Adam Izen ’10 utilized corsetry techniques he learned at Emerson College to make fantastical puppets that dance around a suburban public library at night.
His current show, Ball of Beasts: A Fantastical Fest, at the Howland Public Library in Beacon, New York, is up through September 3.
The show started with eight puppets, but Izen has been sneaking in more as the show has continued. The puppets are painstakingly created over many hours, and throughout those hours he heard Professor Emerita Mary Harkins’ voice in his head.
“She made a huge impact on me and I literally thought about her every time I used the sewing machine and remember things she taught me,” said Izen. “Mary taught a corset instruction class. The raccoon in the exhibit is wearing an 18th-century Parisian gown that has exaggerated hip structures like Marie Antoinette wore. I built the raccoon an undergarment that supports the dress using those same corsetry techniques I learned in college.”
Harkins’ class about fashion in the 20th-century went decade-by-decade, discussing silhouettes, undergarments, lack of undergarments, the evolution of corsetry, costumes of the era, and the psychology of why certain fashions become popular. Izen, a Theatre Studies major with an emphasis on directing and costume design, said that in a broader sense, he applied what he learned from that class to his show.
Izen’s love of puppets dates back to his childhood when he wanted his very own Muppet. When he learned that Muppets are not available for purchase once they’re no longer being used so they don’t end up in the public’s hands, he figured he could make his own.
Through the years, he created his own style, sedulously focusing on beading details, playing with textiles, and realizing the Jim Henson aesthetic wasn’t what he wanted. He started making soft sculptures using mixed media.
As time went on, Izen became more focused on his branding and marketing career. When he was furloughed due to COVID, he returned to making puppets and created his current show.
“I built a ballroom structure that sits on top of the children’s area. It goes to the ceiling, it’s 20 feet long. I wanted to create it so that when you’re walking in, all these animals are having a really fancy house party,” said Izen.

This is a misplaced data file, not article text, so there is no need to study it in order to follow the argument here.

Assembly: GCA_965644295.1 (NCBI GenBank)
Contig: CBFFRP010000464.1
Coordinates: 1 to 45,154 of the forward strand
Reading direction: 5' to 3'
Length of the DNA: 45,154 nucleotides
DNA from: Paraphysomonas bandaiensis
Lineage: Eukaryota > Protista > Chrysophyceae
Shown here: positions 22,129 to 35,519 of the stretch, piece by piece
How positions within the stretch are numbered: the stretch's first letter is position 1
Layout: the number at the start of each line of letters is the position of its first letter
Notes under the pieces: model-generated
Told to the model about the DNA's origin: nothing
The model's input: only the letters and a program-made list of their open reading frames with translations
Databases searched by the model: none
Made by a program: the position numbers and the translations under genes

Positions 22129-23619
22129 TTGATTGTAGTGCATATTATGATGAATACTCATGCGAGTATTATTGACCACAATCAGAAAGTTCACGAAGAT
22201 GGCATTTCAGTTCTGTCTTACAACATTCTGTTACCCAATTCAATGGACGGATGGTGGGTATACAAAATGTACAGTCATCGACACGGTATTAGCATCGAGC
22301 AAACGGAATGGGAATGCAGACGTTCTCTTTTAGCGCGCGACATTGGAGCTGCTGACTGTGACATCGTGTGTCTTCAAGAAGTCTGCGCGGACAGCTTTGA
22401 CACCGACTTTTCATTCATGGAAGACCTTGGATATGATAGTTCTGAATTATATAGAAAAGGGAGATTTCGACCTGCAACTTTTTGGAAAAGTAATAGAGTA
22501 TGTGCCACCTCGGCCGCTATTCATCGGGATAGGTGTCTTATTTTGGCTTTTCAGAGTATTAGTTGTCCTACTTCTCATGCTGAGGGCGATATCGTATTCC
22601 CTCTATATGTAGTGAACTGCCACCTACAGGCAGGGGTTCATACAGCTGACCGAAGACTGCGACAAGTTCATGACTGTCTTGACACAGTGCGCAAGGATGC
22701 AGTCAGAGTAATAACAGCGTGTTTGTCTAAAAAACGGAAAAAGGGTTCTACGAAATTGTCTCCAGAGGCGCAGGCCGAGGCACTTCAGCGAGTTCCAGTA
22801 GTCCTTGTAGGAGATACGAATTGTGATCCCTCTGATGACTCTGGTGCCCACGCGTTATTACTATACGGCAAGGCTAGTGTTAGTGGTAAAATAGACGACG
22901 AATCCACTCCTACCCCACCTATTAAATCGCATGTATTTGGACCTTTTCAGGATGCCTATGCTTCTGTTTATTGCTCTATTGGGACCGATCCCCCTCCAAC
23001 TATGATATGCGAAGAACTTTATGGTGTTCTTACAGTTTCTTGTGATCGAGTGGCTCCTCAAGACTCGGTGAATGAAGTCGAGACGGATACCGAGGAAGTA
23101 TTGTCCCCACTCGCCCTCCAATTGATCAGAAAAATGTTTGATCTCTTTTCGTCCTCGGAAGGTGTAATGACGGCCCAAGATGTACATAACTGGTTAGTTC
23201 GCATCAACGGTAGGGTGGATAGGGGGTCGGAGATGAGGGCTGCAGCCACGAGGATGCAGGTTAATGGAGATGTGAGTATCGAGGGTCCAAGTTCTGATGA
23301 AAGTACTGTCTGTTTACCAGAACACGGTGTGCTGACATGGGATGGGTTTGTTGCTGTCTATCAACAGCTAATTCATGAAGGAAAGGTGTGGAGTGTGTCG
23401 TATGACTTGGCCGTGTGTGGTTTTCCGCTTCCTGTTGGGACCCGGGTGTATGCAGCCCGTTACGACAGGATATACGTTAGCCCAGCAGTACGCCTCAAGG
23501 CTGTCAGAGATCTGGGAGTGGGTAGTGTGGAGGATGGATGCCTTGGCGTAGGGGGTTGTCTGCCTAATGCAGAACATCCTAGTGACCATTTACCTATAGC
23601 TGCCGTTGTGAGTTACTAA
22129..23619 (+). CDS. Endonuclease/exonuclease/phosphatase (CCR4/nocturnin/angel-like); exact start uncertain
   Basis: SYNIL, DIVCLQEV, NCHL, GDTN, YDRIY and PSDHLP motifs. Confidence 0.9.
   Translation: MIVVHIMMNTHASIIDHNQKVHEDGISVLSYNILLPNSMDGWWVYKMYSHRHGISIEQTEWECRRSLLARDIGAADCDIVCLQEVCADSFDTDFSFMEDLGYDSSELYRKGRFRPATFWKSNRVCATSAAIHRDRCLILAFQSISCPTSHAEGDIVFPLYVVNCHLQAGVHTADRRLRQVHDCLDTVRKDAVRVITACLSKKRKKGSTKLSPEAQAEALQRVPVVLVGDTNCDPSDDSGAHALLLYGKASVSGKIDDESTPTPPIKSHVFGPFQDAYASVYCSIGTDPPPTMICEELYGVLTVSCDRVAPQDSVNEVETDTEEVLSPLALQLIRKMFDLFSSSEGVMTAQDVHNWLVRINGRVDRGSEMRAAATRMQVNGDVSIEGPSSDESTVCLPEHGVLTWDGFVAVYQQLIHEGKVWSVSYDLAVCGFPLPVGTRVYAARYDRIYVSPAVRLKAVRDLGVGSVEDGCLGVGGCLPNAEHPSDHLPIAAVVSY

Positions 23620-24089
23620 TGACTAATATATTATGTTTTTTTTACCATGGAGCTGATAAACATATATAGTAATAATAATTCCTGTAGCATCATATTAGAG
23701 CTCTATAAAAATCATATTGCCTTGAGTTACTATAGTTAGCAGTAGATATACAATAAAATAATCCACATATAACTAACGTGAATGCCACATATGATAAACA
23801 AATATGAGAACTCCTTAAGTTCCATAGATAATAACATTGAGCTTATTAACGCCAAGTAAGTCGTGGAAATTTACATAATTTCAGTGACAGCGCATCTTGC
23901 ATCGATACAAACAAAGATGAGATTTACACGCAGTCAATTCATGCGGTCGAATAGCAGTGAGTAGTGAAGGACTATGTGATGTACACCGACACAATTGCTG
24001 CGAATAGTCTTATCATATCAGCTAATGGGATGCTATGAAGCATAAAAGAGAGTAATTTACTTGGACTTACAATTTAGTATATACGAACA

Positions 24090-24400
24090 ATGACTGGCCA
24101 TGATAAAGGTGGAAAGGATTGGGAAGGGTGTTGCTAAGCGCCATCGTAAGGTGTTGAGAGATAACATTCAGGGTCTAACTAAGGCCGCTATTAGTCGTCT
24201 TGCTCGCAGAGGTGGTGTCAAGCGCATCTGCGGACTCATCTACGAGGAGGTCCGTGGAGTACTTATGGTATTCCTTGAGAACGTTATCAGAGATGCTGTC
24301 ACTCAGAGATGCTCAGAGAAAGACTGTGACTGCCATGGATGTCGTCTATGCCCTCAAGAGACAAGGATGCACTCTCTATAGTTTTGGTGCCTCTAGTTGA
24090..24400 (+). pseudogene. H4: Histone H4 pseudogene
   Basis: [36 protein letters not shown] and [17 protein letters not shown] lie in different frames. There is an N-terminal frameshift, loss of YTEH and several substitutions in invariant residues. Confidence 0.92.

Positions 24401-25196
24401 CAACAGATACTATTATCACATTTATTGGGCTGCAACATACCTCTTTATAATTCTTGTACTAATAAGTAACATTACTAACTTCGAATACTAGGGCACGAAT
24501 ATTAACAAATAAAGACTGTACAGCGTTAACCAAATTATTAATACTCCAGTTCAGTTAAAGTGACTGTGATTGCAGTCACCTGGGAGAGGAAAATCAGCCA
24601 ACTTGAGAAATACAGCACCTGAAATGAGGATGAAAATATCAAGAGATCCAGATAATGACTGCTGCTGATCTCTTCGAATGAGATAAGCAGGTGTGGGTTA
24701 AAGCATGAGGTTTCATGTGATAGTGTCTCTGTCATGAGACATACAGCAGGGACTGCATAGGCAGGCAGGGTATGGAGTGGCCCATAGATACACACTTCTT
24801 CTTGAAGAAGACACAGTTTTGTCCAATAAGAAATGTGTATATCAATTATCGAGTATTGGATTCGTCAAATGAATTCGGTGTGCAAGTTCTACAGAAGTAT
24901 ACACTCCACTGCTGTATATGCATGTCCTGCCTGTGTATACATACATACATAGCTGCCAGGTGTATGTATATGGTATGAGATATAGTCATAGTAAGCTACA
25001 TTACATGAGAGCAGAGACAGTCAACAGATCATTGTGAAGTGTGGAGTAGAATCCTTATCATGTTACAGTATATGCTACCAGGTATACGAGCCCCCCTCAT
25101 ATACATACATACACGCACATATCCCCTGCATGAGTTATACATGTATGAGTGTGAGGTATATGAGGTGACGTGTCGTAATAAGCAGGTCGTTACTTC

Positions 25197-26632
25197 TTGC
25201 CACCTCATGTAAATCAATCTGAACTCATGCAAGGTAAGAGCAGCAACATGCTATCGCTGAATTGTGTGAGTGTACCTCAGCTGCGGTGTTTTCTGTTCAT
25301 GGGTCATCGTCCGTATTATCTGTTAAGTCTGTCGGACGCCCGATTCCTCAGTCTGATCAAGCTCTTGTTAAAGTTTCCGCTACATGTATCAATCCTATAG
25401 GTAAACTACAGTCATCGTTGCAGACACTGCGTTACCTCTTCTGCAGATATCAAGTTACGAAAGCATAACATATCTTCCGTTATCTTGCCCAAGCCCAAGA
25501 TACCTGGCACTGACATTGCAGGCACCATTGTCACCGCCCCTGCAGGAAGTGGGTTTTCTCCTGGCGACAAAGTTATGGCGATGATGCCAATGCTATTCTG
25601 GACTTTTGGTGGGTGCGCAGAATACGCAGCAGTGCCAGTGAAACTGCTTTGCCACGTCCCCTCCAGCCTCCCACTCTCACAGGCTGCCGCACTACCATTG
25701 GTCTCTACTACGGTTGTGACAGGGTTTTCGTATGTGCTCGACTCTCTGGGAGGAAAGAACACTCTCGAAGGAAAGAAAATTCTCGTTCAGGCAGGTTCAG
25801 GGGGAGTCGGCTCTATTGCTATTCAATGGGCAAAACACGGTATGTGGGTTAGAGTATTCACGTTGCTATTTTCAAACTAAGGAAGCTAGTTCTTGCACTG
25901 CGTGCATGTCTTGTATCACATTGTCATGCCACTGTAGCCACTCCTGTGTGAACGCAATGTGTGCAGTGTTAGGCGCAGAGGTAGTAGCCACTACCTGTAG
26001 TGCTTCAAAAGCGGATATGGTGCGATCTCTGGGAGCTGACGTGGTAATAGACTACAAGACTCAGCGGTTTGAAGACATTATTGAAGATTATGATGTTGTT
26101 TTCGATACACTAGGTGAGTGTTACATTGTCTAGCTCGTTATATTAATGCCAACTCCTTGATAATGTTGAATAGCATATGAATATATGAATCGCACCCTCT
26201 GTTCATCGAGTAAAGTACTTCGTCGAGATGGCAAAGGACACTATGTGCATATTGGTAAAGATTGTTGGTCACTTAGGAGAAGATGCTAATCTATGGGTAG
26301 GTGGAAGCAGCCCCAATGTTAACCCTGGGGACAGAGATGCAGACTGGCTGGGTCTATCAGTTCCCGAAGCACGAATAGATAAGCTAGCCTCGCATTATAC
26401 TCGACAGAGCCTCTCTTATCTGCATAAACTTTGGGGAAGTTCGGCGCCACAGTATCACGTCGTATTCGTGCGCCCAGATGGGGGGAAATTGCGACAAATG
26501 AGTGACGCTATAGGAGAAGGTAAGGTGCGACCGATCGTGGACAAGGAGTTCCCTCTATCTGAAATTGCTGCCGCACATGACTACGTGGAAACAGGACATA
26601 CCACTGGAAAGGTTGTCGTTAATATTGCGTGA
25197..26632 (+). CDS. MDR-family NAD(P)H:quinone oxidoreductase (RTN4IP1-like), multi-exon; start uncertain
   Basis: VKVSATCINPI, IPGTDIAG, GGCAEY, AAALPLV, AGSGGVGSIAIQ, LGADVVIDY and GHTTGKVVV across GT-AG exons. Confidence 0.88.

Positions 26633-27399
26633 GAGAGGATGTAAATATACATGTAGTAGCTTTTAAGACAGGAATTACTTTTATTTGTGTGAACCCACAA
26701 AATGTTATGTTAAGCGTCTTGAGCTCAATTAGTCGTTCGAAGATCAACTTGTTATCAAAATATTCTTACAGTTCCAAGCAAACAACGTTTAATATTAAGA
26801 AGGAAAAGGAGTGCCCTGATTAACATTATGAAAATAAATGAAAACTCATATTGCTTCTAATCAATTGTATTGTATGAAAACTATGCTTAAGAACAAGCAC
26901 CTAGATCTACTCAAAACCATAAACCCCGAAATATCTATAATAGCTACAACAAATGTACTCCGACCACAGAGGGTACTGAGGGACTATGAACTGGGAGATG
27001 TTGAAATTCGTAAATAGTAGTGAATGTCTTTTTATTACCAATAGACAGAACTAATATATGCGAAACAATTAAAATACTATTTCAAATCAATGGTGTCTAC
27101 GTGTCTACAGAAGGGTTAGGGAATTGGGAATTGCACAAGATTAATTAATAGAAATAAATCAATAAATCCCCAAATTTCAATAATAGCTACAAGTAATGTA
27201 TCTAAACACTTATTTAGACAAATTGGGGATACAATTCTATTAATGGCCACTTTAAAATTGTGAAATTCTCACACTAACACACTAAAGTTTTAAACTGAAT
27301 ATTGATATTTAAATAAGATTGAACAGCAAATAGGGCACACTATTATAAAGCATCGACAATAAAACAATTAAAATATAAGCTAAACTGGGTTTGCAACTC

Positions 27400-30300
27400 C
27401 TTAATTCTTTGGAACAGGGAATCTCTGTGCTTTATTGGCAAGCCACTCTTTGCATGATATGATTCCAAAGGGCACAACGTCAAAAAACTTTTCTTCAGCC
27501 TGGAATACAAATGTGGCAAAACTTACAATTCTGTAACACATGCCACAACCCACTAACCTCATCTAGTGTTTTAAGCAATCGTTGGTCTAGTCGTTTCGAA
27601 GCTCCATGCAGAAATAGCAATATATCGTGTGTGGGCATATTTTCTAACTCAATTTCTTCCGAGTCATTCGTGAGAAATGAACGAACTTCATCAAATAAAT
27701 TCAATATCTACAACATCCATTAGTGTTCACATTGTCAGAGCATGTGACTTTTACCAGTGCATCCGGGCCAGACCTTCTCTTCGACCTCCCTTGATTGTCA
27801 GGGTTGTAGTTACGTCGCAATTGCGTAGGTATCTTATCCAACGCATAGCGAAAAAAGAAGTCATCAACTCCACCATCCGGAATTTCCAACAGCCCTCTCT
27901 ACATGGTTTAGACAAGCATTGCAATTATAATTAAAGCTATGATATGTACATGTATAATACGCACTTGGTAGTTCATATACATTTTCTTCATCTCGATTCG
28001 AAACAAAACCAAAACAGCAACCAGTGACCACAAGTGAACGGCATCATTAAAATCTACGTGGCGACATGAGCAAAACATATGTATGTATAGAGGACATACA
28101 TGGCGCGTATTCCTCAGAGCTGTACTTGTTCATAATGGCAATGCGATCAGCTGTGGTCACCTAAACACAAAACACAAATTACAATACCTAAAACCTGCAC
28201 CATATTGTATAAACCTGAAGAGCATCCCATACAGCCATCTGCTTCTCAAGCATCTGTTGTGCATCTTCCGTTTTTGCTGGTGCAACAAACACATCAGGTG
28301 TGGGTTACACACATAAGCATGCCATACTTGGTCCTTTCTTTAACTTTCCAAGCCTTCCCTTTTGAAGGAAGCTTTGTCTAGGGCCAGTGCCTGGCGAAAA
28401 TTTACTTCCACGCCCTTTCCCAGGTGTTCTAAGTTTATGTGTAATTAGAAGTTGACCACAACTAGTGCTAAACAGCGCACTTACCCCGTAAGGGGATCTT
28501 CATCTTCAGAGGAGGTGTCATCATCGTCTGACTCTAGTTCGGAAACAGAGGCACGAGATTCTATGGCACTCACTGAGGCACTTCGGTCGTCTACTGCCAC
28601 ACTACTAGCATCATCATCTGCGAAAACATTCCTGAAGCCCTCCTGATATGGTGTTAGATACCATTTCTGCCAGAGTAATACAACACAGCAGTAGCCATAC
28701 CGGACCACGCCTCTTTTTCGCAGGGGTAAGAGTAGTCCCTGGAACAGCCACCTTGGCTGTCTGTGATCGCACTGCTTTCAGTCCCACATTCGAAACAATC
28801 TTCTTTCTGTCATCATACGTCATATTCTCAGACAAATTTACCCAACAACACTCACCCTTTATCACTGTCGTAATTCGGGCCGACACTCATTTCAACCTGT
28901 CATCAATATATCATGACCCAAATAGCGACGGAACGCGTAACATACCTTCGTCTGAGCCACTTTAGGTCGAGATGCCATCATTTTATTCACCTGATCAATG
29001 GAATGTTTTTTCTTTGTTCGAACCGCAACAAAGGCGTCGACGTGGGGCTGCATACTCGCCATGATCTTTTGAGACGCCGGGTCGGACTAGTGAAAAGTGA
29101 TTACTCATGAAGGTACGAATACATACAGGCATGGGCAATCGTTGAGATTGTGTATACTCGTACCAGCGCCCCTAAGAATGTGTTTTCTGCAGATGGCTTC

Adapting to the library landscape, Izen built a chandelier around a security light on the library wall. At night the security light turns on, illuminating the chandelier, and lighting up the puppet party.
“That was a happy accident that was cool. I did check with the library to make sure no one would set it off. It seems like every night the light comes on and they have their ball,” said Izen.
While they party at night, during the day they fascinate library patrons.
“Librarians love to tell me stories about kids coming in, and [it’s been said that] it’s like The Nightmare Before Christmas. Everything is kind of black, and tonal, and I went with a more mature color scheme so the puppets really pop,” said Izen, whose favorite movie happens to be …The Nightmare Before Christmas.
The puppets are truly a labor of love. They’re made from all types of fabric: padding from garments, remnants from costumes, fine dress muslin, polyfill, and scraps from designers, artists and other associates Izen’s worked with placing their projects at installation sites.
“I repurpose costume jewelry from flea markets and stores. I had to paint the puppets. I use acrylic paints and treat it like watercolor. I water it down to get the puppet wet and then paint on so it takes on that watercolor type of look, so it bleeds and has a layer of its own,” said Izen.
The eyes are actually very tiny beads sewn directly onto the puppet that sometimes require a couple hundred beads. That’s several hours of work just for the eyes.
“I find from the eyes you realize it’s handmade and it’s really special,” said Izen. “I also really love how it catches the light. They’re a little bit shiny and because they’re a lot of [beads], it bounces the light and makes them feel a little bit more alive. I haven’t found another method that I love as much. But it’s very time-consuming, and I’m going to have carpal tunnel syndrome.”
The puppets are hand-rod puppets without rods while on display at their library ballroom party. In the future, the puppets may get moving, as Izen has eyes on creating a live cabaret show starring himself and his creations.
“For this show I’m toying with making ostriches. I have a concept of building 10- to 15-foot-tall ostriches that actually form the proscenium of the stage that can also move so the puppet cabaret is made from puppets and has puppets performing inside of it,” said Izen. “I do want to stay in the realm of these fantastical animals. I really love animals and love learning about them and getting into animal rights and talking to that, especially if I have an audience of kids.”
And no matter what he does, Izen’s Emerson education influences him.
“At Emerson there was a fearlessness to do things. The whole community was making these incredible projects,” said Izen. “COVID let me get back to basics and learn it is super important to me to tap into that energy at Emerson of letting myself pursue what I love and not focus on the consequences of how hard it is, but do it because I love it.”
Visit adamizen.com to get in touch with Izen about his puppets, to commission a puppet, and learn more about his fantastical world.